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Chemical Reactions and Stoichiometry - Intro

A chemical reaction is a process that leads to the transformation of one set of chemical substances to another. Chemical reactions can be either spontaneous, requiring no input of energy, or non-spontaneous, typically following the input of some type of energy, such as heat, light or electricity. Chemical reactions are usually characterized by a chemical change, and they yield one or more products after the reaction is complete. Chemical reactions are described with chemical equations, which symbolically present the starting materials, end products, and sometimes intermediate products and reaction conditions. Chemical reactions happen at a characteristic reaction rate at a given temperature and chemical concentration. Typically, reaction rates increase with increasing temperature because there is more thermal energy available to reach the activation energy necessary for breaking bonds between atoms.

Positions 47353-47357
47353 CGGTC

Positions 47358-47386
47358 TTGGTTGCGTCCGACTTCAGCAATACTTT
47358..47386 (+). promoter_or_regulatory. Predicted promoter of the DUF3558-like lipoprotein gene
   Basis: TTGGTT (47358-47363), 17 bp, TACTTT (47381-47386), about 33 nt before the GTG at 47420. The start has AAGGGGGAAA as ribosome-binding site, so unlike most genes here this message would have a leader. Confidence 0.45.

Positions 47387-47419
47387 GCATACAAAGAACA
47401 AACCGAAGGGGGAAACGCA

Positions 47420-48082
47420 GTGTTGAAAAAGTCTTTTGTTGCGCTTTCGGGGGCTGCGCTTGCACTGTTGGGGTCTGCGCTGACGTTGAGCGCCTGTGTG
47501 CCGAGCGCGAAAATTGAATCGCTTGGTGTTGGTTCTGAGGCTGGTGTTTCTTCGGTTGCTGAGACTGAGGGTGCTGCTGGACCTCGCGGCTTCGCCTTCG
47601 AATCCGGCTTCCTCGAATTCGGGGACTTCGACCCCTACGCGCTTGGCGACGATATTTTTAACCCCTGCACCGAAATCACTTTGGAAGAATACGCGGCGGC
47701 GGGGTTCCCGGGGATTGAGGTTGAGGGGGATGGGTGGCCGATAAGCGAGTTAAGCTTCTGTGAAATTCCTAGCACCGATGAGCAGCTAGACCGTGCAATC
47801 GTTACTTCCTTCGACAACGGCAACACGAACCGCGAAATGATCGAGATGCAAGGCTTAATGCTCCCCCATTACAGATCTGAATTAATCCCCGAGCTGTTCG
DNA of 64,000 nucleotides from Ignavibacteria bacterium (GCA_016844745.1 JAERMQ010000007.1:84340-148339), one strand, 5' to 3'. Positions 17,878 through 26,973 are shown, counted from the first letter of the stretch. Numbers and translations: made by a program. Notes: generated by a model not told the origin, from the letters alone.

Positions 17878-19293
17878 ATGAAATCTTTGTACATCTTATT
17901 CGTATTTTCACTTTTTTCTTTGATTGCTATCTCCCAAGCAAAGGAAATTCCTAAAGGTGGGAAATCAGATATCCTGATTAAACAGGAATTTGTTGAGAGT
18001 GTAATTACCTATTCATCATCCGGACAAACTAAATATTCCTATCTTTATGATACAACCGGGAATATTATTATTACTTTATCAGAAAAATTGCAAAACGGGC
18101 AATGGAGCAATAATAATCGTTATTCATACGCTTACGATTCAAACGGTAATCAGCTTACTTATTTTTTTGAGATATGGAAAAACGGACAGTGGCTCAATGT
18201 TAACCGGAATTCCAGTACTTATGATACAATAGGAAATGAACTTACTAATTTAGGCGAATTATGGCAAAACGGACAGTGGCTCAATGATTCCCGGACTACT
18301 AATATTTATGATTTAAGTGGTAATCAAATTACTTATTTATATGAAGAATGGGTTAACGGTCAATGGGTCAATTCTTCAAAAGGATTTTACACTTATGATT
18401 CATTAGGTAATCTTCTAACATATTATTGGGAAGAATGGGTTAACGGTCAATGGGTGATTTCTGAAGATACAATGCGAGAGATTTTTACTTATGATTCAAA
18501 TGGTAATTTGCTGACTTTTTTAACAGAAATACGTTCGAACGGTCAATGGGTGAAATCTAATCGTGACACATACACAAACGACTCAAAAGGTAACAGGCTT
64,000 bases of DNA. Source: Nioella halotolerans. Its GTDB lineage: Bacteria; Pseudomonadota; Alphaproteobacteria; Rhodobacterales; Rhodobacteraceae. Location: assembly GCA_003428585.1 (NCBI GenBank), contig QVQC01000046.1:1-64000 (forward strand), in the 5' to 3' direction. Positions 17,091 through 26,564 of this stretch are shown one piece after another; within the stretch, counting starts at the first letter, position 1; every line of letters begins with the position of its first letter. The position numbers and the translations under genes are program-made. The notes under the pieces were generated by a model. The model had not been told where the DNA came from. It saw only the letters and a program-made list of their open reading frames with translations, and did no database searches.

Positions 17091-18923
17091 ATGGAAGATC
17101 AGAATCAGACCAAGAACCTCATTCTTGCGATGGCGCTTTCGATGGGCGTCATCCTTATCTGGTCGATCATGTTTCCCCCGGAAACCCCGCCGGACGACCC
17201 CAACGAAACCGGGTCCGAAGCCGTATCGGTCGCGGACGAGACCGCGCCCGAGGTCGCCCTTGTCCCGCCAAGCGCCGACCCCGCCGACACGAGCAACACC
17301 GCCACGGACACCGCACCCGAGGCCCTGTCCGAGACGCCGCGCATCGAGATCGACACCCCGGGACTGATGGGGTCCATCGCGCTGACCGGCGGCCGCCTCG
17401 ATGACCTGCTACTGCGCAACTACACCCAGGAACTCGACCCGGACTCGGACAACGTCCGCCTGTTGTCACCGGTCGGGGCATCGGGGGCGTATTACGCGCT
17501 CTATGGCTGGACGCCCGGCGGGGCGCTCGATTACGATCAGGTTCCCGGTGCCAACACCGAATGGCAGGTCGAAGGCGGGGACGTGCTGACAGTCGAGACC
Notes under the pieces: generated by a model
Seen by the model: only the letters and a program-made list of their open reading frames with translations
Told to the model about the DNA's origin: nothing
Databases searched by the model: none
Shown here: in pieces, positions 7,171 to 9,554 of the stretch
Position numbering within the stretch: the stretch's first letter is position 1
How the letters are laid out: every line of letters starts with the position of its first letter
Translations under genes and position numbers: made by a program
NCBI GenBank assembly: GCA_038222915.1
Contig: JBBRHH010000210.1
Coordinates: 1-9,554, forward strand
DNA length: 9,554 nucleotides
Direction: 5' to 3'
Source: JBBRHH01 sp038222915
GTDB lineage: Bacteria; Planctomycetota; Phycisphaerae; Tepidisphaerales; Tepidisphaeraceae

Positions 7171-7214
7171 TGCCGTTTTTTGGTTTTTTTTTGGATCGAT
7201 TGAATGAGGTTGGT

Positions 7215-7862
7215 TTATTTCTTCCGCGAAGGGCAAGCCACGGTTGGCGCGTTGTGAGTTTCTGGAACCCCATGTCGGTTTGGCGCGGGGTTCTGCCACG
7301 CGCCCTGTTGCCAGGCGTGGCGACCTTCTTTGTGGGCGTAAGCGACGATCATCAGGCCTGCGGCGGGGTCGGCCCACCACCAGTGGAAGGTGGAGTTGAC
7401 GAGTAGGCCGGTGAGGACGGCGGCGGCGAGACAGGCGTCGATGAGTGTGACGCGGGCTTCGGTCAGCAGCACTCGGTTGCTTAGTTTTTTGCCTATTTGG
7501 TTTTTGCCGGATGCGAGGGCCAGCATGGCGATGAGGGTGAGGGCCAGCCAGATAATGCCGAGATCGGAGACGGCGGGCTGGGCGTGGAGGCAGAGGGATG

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in chemical reactions and sewage geometry will be learning about the different types of reactions that will encounter in your chemistry course and determine quantitative information from these types of reactions. Understanding how to use stoic Yama tree correctly is extremely useful in synthetic chemistry because we always need to be aware of how much material we're working with and on what scale. The difference between a milligram scale and a gram scale is huge, and scientists often work on smaller scale reactions when trying out a new reaction for the first time, or working with extensive material like molecules with rare earth metals. For reactions that worked very well and have very high yields, working on the grand scale is much more common and saves time. If we know that, we'll be using this material for multiple reactions. So in this topic we'll be learning about a variety of different things, the first one being combination and decomposition reactions which can be thought of as complementary to each other. Combination reactions are those which produced one product from multiple reactions and decomposition. Reactions are those that produce many products from a single reactant combustion. Reactions are reactions that have oxygen as one of the reactant. Reacting with another molecule. Most commonly a type of fuel containing some amount of carbon, hydrogen and oxygen to produce carbon dioxide and water when working with chemical reactions, will encounter molecules, which are written as molecular formulas, which tell us information about the number of atoms of a particular element in a molecule. In the next section, um, we can use the molecular formula to determine theme molecular weight of a molecule, which is a mass quantity in atomic mass units. We can also use molecular formulas to determine the percentage composition, which tells us the elemental composition of a molecule in percentages. M. Mueller, Mass. Can also be determined using molecular formulas and are in units of grams per mole and theme. Mueller. Math is an important value. Um, used to obtain the number of moles for a given, um, reactant or product. In a reaction, Avocados number establishes a useful relationship between moles and number of particles. Um, specifically for a single mole. There are 6.22 times 10 to the 23rd number of particles, and this value helps us determine the number of molecules or atoms for any molecule in a chemical reaction given a number of multi empirical formulas are similar to chemical formulas, but only include the smallest integer ratio of atoms in a molecule. A chemical formula can be an empirical formula, but not the other way around. So in this lecture will learn how to determine the a miracle formula based off of a percent composition, using the Mueller Mass and moles of a molecule in a particular reaction as well. Asafa cadres number. We can determine quantitative information from chemical reactions given a mass of any molecule in an equation. In this lecture will learn how to combine the concepts we learned previously to answer multiple questions about chemical reactions. And lastly, when given the mass quantities for reactant, it's important to determine which reactant is limiting or in other words, which reactant controls the moles that you need to use to determine quantitative information from a chemical reaction